Sherlock Holmes & The Christmas Demon is a pastiche novel by James Lovegrove. Sherlock Holmes and Dr. John Watson are visited by a lovely heiress who has been experiencing manifestations of a legendary demon known as the Black Thurrick who supposedly menaces the countryside where her family resides during the Christmas holiday. This nocturnal menace leaves little bundles of twigs as a sign of its presence in the area. The Allerthorpe family has had some recent tragedies with the matriarch throwing herself out a tower window . Young Eve Allerthorpe stands to inherit a nice little financial primogeniture, but one of the conditions is that she keep her sanity. Although Holmes doubts that an actual supernatural being is the culprit, he does suspect some foul deeds are indeed being committed.
Holmes and Watson trek out to the family estate where they meet an eclectic group of family members who have many other secrets and dark motives to untangle. Just to make matters even more interesting, the scullery maid is killed quite dramatically. I suppose there is not really an undramatic way to commit murder, but there you have it…
So I read and review a lot of Sherlock Holmes pastiche, and I wish I could come up with a more original criticism or something else I have not noticed before in these publications better, however Lovegrove lets me down here on that score. Once again, he is a competent writer and does not really deliver anything all that terrible, but we Sherlock Holmes pastiche readers keep seeing this tendency to have Holmes constantly having to debunk these supernatural shenanigans. There is also almost always some wealthy family with some kind of legendary curse in the background. The patriarch is some gruff rich dude who does not appreciate the presence of Holmes and Watson and then is later shown the error of his ways. There is once again some damsel in distress. The plot is rife with cliched, overused elements. Even if Lovegrove still manages to make the cliches somewhat entertaining, there are still merely cliches.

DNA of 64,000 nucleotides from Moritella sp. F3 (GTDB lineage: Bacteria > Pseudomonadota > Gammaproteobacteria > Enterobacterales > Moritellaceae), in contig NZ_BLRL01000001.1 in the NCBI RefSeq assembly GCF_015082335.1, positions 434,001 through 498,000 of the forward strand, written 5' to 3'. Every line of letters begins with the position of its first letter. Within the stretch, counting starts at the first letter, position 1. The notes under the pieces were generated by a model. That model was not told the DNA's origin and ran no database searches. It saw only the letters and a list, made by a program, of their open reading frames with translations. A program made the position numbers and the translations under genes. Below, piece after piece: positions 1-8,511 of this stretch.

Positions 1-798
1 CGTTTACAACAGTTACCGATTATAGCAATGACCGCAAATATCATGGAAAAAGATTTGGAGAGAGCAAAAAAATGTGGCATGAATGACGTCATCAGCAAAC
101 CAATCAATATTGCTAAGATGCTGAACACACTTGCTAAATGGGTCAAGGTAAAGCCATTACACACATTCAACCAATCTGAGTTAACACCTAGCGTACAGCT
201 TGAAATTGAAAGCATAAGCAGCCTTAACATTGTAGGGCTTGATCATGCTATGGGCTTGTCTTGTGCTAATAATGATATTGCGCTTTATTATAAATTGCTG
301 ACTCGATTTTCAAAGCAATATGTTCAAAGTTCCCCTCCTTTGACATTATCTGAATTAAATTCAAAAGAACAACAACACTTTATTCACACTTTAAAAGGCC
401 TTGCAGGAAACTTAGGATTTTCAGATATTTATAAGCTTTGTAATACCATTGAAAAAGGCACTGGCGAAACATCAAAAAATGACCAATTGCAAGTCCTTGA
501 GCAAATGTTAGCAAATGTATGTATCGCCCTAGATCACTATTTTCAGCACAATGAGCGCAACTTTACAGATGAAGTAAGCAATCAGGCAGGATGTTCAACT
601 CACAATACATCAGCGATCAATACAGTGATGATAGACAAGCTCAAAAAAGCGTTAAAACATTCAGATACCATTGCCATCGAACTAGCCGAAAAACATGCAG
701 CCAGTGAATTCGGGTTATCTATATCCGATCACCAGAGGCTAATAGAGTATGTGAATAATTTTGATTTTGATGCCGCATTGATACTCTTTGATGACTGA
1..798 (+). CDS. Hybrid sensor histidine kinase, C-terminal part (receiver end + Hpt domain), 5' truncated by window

Next up is a return to the twenty-third century as the crew of the USS Enterprise engage in A Contest Of Principles by Greg Cox.